If you're seeing this message, it means we're having trouble loading external resources on our website.

If you're behind a web filter, please make sure that the domains *.kastatic.org and *.kasandbox.org are unblocked.

Main content

The American Revolution: lesson overview

KC‑3.1.II.E (KC)
Unit 3: Learning Objective E
WOR (Theme)
A high-level overview of the American Revolution. 
After the Seven Years’ War, the British government attempted to increase control over its American colonies. The colonists rebelled against the change in policy, which eventually led to the Revolutionary War.

Key terms

Salutary neglectThe unofficial policy of the British crown where they avoided strict enforcement of parliamentary law in the colonies.
Second Continental Congress (1775)A meeting of representatives from the colonies, who approved the creation of a professional Continental Army to defend the American colonies. They appointed George Washington as the commander in chief of the army.
Olive Branch Petition (1775)Adopted by the Second Continental Congress in 1775, it was a final attempt to avoid war between Great Britain and the Thirteen Colonies. The petition asserted colonial rights, while still maintaining their loyalty to the British crown.
George WashingtonThe first commander in chief of the Continental Army, who led the colonies to victory over the British army.
Lexington and Concord (1775)The first battles of the Revolutionary War, which took place outside of Boston, Massachusetts.
MinutemenColonial militias which were prepared to fight the British “with a minute’s notice.”
Common SenseA pamphlet published by Thomas Paine in 1775, which advocated for independence from Great Britain.
Declaration of IndependenceA list of 27 grievances the colonists had with the British crown that the colonists used as justification to declare independence from Britain.
Articles of Confederation (ratified 1781)The first constitution of the United States, which created a weak central government and allowed for strong state governments.
Battle of Yorktown (1781)Revolutionary War battle that ended in decisive victory for American colonial forces. The surrender of British General Cornwallis led the British government to negotiate peace.
Treaty of Paris (1783)Treaty that officially ended the Revolutionary War in 1783.

The Death of General Warren at the Battle of Bunker's Hill

Image Credit: John Trumbull, The Death of General Warren at the Battle of Bunker's Hill, July 17, 1775, 1786

Key dates

1775Olive Branch Petition; Battles of Lexington and Concord
1776Common Sense published; Declaration of Independence issued
1777The Continental Congress adopted the Articles of Confederation
1781British forces surrender at Yorktown; all thirteen states ratified the Articles of Confederation
1783Treaty of Paris ratified

Core historical themes

Growing restrictions and response: Leading up to the Revolutionary War, the British government ended its practice of salutary neglect, tightening control over the colonies. The British government began implementing taxes to deal with the debt it had accumulated during the Seven Years’ War. The American colonists resisted these measures through boycotts and protests, like the Boston Tea Party organized by the Sons of Liberty. The British government responded with further restrictions, increasing tensions between the British and its colonies.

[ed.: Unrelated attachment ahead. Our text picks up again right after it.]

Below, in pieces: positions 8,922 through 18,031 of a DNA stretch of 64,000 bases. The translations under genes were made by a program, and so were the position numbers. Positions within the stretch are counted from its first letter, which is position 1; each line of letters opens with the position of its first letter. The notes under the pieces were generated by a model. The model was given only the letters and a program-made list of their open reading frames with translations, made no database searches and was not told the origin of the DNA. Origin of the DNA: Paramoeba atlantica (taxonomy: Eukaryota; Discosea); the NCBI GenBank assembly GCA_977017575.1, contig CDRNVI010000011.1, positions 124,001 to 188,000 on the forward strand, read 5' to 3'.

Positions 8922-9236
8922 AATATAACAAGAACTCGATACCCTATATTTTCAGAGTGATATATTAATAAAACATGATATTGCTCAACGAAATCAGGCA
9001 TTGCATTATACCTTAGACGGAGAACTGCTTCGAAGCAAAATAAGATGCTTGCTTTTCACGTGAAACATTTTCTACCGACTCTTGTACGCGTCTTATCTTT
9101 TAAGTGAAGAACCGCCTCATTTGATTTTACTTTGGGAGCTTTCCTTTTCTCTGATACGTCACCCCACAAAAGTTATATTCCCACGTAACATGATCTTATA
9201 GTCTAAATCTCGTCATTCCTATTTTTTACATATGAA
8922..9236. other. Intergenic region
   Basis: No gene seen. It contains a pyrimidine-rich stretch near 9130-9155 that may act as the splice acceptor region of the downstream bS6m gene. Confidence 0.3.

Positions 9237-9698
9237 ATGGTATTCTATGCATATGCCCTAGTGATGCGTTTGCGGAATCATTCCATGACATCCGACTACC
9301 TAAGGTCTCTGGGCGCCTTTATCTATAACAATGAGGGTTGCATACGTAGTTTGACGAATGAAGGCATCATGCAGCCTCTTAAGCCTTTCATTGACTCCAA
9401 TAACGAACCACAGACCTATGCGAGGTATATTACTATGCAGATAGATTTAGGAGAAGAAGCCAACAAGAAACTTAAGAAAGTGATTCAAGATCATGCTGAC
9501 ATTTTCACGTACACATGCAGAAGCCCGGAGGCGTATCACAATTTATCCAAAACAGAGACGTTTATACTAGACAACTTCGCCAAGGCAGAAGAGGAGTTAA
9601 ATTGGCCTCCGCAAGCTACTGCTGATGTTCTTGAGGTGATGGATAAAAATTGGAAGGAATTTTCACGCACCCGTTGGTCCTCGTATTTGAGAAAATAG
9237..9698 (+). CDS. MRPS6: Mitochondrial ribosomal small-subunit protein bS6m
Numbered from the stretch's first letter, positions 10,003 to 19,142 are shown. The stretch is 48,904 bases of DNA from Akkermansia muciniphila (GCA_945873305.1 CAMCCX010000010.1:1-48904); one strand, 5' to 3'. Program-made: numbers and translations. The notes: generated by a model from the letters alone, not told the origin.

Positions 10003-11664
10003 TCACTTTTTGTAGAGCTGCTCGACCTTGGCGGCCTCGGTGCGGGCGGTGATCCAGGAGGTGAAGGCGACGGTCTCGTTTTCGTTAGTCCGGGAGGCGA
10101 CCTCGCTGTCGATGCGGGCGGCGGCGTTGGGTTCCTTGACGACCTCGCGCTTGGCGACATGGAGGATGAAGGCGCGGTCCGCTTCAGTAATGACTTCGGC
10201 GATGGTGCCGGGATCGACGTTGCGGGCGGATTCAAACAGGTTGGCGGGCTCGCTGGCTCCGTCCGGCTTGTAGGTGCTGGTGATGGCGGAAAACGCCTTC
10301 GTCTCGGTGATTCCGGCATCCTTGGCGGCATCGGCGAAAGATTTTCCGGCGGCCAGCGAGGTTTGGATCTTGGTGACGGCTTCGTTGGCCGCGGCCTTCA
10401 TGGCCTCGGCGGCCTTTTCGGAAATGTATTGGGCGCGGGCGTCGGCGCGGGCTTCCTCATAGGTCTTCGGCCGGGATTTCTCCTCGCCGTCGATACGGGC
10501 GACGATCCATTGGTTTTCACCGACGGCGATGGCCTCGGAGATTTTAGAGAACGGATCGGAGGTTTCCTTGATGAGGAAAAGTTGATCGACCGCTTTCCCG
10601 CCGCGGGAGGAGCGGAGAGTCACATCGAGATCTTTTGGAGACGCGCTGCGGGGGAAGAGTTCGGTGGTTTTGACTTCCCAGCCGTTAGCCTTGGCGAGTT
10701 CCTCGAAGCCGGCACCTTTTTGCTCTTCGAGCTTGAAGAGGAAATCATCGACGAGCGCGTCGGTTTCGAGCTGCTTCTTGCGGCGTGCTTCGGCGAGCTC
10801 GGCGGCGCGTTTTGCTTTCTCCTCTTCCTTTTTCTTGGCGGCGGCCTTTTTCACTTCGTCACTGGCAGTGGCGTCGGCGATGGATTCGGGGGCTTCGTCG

Declaring independence from the British government: As the number of British soldiers in the colonies increased, the Second Continental Congress assembled the Continental Army to protect colonial interests. The official start to the war was the Battles at Lexington and Concord in 1775 where the British military attempted to disarm colonial rebels. After the Battles of Lexington and Concord, the colonies decided to declare independence from the British crown by listing all the problems they faced under the British government.
Alliance with France: The British had several advantages over colonial forces, including more troops, better ships, and more money. The colonists had been relying heavily on their knowledge of American terrain and their passion for their cause, but as the winter of 1779-1780 depleted their supplies and their troops, they were beginning to lose the war. The Americans needed help if they wanted to win the war.
After declaring independence from Britain in the Declaration of Independence and proving to the world that the colonies (now the United States of America) would be free from British control, the Americans found that help from Britain’s greatest rival: France. The alliance with France allowed for the United States to defeat Britain as the French provided troops, funds, and weapons.
Establishing an independent state: Even though the Declaration of Independence declared colonial independence from Britain, there was no official American government until the adoption of the Articles of Confederation. The Articles of Confederation unified the colonies (now states) under a single federal government, proving to the world that the United States was seeking to become its own country. Under the Articles of Confederation, the United States was able to pass the Treaty of Paris of 1783, ending the American Revolution.

Review questions

  • What were the political and economic effects of the American Revolution?
  • What were some advantages that the British had over the Americans in the Revolutionary War?
  • What were some advantages that the Americans had over the British in the Revolutionary War?
  • What was the significance of the Articles of Confederation during the American Revolution?

Want to join the conversation?